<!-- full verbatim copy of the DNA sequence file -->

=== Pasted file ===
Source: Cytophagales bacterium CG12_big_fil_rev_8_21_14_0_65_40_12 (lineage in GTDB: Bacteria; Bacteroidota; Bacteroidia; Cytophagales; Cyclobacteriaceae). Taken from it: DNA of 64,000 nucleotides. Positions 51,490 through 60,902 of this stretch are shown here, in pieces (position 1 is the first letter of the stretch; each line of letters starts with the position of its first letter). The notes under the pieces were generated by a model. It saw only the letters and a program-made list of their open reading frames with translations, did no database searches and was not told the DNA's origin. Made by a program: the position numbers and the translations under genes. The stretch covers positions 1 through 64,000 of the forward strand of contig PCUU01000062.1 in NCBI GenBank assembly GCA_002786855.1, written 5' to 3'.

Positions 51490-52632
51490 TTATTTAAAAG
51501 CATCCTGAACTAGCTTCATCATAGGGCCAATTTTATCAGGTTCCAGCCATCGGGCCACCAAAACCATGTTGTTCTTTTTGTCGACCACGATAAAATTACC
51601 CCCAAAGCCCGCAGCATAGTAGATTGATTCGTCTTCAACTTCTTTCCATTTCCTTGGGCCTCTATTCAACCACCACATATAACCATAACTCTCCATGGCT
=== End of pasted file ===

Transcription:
Source: Cytophagales bacterium CG12_big_fil_rev_8_21_14_0_65_40_12 (lineage in GTDB: Bacteria; Bacteroidota; Bacteroidia; Cytophagales; Cyclobacteriaceae). Taken from it: DNA of 64,000 nucleotides. Positions 51,490 through 60,902 of this stretch are shown here, in pieces (position 1 is the first letter of the stretch; each line of letters starts with the position of its first letter). The notes under the pieces were generated by a model. It saw only the letters and a program-made list of their open reading frames with translations, did no database searches and was not told the DNA's origin. Made by a program: the position numbers and the translations under genes. The stretch covers positions 1 through 64,000 of the forward strand of contig PCUU01000062.1 in NCBI GenBank assembly GCA_002786855.1, written 5' to 3'.

Positions 51490-52632
51490 TTATTTAAAAG
51501 CATCCTGAACTAGCTTCATCATAGGGCCAATTTTATCAGGTTCCAGCCATCGGGCCACCAAAACCATGTTGTTCTTTTTGTCGACCACGATAAAATTACC
51601 CCCAAAGCCCGCAGCATAGTAGATTGATTCGTCTTCAACTTCTTTCCATTTCCTTGGGCCTCTATTCAACCACCACATATAACCATAACTCTCCATGGCT